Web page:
Fewer Application Outsourcing Providers Can Mean Greater Success for Automakers

Nov. 19, 2009
Companies, on a total cost of ownership basis, can save 22% to 28% of ADM costs by working with fewer suppliers.

The economy has made reducing costs more critical than ever for automakers, as they not only try to survive, but transition into producing more alternative fuel vehicles. Application Development and Maintenance (ADM) outsourcing has gained favor as one way to meet the challenge.

But, there is another challenge -- too many ADM suppliers.

In attempts to leverage the benefits of ADM, some companies have amassed a complex network of multiple suppliers to meet their needs. But, more often than not, managing this type of network can increase costs rather than reduce them. In contrast, leading-edge organizations are achieving more by engaging fewer ADM providers.

According to new research conducted by Accenture and the Everest Research Institute, companies, on a total cost of ownership basis, can save 22% to 28% of ADM costs by working with fewer suppliers. This includes both one-time and recurring cost reductions. For example, one-time costs can be reduced 35% to 40% by working with existing suppliers instead of new ones, through savings in specifying, tendering, evaluating, selecting, negotiating, contracting, transitioning, managing and governing the additional work. These are largely hidden costs, since often times companies are not aware of them or do not qualify them.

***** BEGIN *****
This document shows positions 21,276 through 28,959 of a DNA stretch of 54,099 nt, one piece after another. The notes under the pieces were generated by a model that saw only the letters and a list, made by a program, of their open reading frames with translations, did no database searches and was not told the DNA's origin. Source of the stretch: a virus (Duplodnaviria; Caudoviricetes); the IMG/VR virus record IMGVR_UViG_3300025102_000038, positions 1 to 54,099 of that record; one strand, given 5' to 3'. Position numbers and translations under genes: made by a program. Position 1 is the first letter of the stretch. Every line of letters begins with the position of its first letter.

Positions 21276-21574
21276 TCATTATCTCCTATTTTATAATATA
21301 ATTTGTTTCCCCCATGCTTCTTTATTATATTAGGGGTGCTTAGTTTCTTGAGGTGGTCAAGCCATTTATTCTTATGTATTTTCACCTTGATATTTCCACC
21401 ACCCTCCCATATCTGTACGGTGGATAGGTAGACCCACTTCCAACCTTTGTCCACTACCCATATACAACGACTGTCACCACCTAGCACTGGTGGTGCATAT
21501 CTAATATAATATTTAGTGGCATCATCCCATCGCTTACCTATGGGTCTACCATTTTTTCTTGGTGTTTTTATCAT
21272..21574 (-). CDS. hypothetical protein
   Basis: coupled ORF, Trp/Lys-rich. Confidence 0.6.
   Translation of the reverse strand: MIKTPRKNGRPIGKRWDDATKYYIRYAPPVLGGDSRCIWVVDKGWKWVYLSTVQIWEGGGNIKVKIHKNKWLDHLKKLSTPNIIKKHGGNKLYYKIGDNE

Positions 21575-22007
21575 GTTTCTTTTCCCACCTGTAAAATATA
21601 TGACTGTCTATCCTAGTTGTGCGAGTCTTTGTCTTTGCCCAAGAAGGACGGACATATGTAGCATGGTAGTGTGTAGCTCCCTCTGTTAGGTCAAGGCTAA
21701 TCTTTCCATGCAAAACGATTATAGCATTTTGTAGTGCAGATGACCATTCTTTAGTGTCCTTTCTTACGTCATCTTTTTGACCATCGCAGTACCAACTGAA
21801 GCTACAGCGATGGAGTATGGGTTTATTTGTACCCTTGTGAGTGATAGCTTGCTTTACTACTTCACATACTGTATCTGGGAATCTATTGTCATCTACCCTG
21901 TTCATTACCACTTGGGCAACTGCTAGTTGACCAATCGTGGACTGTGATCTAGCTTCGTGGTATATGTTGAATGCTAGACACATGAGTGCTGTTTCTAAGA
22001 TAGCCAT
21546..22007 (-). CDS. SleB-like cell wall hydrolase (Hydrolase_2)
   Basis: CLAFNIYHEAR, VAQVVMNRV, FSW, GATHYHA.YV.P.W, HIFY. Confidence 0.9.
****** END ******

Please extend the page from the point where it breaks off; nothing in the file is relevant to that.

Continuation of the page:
Moreover, the research found that recurring costs can be reduced 20% to 25% as fewer contracts, invoices and compliance relations are managed. But, mostly the reductions result from economies of scale that enable fewer providers to offshore more and more senior roles into their global delivery networks.

Accenture, for instance, is working with one of the world's foremost car manufacturers to help consolidate a vendor network of its application operations service providers in areas, including production, sales, logistics, finance and human resources. This undertaking covers more than 500 applications the automaker uses around the world in its automotive and component manufacturing plants and within its sales and distribution units.

The goal is to make the company's IT processes more reliable, predictable and efficient, while helping it simultaneously achieve lasting cost reductions and improve the overall service levels provided to its business users. Other leading car manufacturers, recognizing that the competitive challenges of the auto industry will only intensify, are pursuing similar strategies.

Limiting Complexity to Achieve More

The findings show that the motivation for using multiple providers runs the gamut from variations in suppliers' capabilities to localized decision-making across an enterprise, or the simple desire to retain competitive tension. But, in any case, to build an effective ADM supplier portfolio, companies must first reduce the complexity arising from multiple suppliers. This includes: